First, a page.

Debbie Mandel’s
Turn On Your Inner Light
Weekly Wellness Newsletter
July 4, 2005

Affirmation of the Week
You can always tell an artist
they do their work
whether they get paid or not.

Weekly Wellness Radio Show

The Turn On your Inner Light Radio Show airs Tuesday evenings 7:00 to 7:30pm, on WGBB 1240AM in Long Island. Listeners outside the Long Island area can listen to the show live by going to WGBB Live. The shows are archived for your listening pleasure.

Guest of the Week - Dr. Laurie Steelsmith

On July 5, 2005 - Dr. Laurie Steelsmith, a naturopathic doctor, practitioner of Chinese Medicine and author of Natural Choices for Women’s Health. Nowadays we can choose our treatment.

Health Tips of the Week

  • Vitamin B6 may help prevent colorectal cancer and reduce the risk for breast cancer and heart disease. Dietary sources include poultry, fish, meats, legumes, bananas, avocados, potatoes, walnuts, brown rice and fortified cereals. Multivitamin supplements contain a good amount. If you take it as a separate supplement, don’t exceed the 100mg per day.
  • If your child suffers from severe headaches, a nasal spray for adult migraines, zolmitriptan is safe and effective for him or her.
  • In a review of over 55 studies on vitamin C over the last 65 years, vitamin C didn’t fight the common cold the way we all thought it did.
  • Sixty percent of doctors are using chemotherapy doses that are too low for their heavier breast cancer patients. In fact, many doctors when calculating dosage based on weight are hesitant to administer these higher dosages because they fear toxic side effects – so they might be under-medicating. This may be one reason why overweight women face a greater risk of breast cancer recurrence than their thinner counterparts.
  • The benefits of weight loss may be multiplied fourfold for people who suffer from osteoarthritis of the knee. A new study shows that for each pound of body weight lost, there is a 4-pound reduction in knee joint stress among overweight people with osteoarthritis of the knee. Researchers say the results indicate that just a few pounds lost may significantly lighten the load on joints.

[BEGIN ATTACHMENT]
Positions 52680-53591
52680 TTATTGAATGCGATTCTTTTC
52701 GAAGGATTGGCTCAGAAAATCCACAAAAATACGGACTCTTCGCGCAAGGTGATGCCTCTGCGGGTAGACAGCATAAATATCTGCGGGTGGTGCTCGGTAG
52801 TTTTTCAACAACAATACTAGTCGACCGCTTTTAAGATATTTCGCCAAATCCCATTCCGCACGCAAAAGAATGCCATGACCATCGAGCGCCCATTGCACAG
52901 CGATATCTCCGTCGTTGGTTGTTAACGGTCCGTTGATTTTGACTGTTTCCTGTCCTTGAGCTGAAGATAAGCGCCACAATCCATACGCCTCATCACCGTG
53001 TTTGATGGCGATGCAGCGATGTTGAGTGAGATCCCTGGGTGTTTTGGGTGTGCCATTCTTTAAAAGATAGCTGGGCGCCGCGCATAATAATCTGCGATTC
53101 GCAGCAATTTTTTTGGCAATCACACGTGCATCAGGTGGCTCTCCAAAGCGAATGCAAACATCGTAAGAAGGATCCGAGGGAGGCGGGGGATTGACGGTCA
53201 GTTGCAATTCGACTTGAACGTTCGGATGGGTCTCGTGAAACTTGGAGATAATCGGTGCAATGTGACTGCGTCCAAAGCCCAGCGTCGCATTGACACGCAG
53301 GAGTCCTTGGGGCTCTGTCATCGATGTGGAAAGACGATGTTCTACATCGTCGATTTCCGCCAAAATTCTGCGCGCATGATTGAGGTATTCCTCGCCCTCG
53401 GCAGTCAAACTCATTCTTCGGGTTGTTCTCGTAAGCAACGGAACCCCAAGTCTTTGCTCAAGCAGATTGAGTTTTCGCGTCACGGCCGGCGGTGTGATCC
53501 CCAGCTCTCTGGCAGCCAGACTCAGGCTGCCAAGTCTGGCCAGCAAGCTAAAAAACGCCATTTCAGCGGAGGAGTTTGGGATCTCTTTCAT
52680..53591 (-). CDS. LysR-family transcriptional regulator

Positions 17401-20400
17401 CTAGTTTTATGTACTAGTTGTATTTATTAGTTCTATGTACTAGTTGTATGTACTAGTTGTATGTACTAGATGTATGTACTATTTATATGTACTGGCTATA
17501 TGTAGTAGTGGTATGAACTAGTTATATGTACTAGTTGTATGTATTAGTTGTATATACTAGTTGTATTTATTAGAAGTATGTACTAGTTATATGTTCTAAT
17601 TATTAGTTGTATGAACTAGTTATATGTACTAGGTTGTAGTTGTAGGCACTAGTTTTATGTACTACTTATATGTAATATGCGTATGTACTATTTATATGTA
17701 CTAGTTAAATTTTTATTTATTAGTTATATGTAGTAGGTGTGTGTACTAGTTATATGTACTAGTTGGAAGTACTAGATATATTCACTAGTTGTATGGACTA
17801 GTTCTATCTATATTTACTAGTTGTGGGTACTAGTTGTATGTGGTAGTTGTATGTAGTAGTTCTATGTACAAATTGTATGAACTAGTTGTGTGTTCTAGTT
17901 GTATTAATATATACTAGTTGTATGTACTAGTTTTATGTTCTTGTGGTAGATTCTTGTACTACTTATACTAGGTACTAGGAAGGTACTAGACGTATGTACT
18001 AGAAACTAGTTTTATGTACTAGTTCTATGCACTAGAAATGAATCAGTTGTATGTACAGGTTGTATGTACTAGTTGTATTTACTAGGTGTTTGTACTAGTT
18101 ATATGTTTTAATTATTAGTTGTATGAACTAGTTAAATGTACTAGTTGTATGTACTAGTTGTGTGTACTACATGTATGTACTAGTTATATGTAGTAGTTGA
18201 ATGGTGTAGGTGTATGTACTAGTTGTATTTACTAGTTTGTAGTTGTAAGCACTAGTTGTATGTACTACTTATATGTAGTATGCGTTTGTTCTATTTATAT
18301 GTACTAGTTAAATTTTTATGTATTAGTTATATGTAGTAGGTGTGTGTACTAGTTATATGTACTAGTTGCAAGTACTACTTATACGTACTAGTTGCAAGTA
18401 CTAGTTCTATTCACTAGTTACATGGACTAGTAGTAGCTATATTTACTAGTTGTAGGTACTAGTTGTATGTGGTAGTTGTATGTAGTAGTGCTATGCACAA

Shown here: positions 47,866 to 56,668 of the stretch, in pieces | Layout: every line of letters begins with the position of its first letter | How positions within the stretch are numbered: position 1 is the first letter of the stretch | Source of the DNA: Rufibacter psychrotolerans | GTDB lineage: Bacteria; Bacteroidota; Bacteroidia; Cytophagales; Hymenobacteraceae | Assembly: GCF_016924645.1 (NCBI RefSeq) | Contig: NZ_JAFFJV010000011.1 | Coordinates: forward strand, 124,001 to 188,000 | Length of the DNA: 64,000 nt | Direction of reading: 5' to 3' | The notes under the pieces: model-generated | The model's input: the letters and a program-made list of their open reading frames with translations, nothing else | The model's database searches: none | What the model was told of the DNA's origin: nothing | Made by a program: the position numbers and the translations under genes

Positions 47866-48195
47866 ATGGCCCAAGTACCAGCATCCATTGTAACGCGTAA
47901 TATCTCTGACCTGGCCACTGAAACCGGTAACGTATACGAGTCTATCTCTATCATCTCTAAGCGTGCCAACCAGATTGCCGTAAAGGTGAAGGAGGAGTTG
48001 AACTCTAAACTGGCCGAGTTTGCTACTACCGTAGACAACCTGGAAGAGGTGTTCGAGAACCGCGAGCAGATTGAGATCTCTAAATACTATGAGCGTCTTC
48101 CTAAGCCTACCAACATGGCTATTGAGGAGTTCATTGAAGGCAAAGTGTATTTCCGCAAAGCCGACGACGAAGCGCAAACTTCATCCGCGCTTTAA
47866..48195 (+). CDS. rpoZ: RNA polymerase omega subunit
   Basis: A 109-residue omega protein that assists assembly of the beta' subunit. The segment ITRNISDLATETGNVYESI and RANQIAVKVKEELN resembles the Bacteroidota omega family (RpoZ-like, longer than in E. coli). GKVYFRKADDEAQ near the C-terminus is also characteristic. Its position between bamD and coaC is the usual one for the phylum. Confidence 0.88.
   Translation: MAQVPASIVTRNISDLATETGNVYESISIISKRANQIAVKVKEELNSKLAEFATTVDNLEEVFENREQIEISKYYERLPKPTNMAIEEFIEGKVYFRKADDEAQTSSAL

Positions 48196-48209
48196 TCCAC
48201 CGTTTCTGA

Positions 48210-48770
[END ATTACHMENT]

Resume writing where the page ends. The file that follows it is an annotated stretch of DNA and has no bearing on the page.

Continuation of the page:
• Afraid of falling? Tai chi has received scientific attention for over a decade by many researchers including those at the National Institute of Aging. Tai chi exercise has been recognized as a low-intensity exercise that can be safely and easily performed by older adults to improve balance and prevent falls. Tai chi is particularly effective for people 65 and older because its gentle fluid movements improve strength and balance.

Article of the Week
Chinese Medicine Alternatives to Health and Happiness

When my Western eyes first read books on the subject of Chinese medicine, I liked the stories, but considered the practice to be more art than science. I grew up with Western medicine which is analytical and biochemical. In contrast, Chinese medicine was more energy-oriented and used nature as a guide to good health. For example, a high fever with a dry cough is clinically delineated as wind heat invasion on the body. The antidote is cooling herbs to restore the balance. And it is balance that stands at the heart of these “stories.”

What a refreshing alternative for our pharmaceutical society to consider more natural options without the toxic side effects of drugs! After all the bad PR Vioxx and Celebrex received along with recent research findings on the uselessness of cough medicines (better off drinking hot chocolate), etc., I began to appreciate nature’s vast pharmacy. The more I read, the more I realized how much Chinese medicine poetically emphasizes the harmful role of stress in upsetting the emotional and physical imbalance leading to a weakened immune system. Western medicine is just beginning to tap into stress as the root cause of many illnesses and as a major obstacle in disease management. Chinese medicine has been doing it for over 5,000 years.

Here’s the basic story outline: We are all made up of five elements: wood, fire, earth, metal and water. The key to health, longevity, happiness, creativity and good relationships, etc. is quite simple – keeping all five elements in balance. Also, each one of us has a personality which corresponds predominantly to one of the five elements. Through knowledge of our dominant element we can reach a greater emotional and physical understanding of what we need to do to improve our health and well being. In other words, when we understand who we are and what we need, we can manage our stress levels. Chinese medicine asks us to take stock of ourselves. I think this is a brilliant and direct approach for taking care of the self from head to toe! More

Frank Mikulka's Fitness Tip Of The Week
The Proper Form for Upright Rows

Do you happen to know the exact biomechanical reason as to why upright rows, when taken above nipple level, cause shoulder impingement in terms of internal abduction, rotation, etc.? (Alex) Answer

Send your fitness question to:

Debbie Mandel, MA is the author of Turn On Your Inner Light: Fitness for Body, Mind and Soul, a stress-reduction specialist, motivational speaker, a personal trainer and mind/body lecturer. She is the host of the weekly Turn On Your Inner Light Show on WGBB 1240 AM in Long Island and has been featured on radio/ TV and print media.

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